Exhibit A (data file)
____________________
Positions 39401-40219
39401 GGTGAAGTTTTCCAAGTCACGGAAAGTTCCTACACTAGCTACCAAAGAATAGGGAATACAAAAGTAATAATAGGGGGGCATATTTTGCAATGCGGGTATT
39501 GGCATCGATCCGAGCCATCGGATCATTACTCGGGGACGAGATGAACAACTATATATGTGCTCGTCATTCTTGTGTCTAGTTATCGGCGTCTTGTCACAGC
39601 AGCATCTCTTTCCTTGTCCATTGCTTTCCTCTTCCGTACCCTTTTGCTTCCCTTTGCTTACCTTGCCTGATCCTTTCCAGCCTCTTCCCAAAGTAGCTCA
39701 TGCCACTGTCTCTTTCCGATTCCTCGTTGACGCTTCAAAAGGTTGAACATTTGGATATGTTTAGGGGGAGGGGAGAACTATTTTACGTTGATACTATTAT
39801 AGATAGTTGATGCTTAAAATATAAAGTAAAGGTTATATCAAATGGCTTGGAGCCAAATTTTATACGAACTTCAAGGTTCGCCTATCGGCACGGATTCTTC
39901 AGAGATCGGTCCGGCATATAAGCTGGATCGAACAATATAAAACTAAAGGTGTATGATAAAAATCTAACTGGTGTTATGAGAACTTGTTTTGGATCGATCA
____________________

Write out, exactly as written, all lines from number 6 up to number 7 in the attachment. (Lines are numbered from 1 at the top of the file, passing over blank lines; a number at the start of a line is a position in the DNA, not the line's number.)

39801 AGATAGTTGATGCTTAAAATATAAAGTAAAGGTTATATCAAATGGCTTGGAGCCAAATTTTATACGAACTTCAAGGTTCGCCTATCGGCACGGATTCTTC
39901 AGAGATCGGTCCGGCATATAAGCTGGATCGAACAATATAAAACTAAAGGTGTATGATAAAAATCTAACTGGTGTTATGAGAACTTGTTTTGGATCGATCA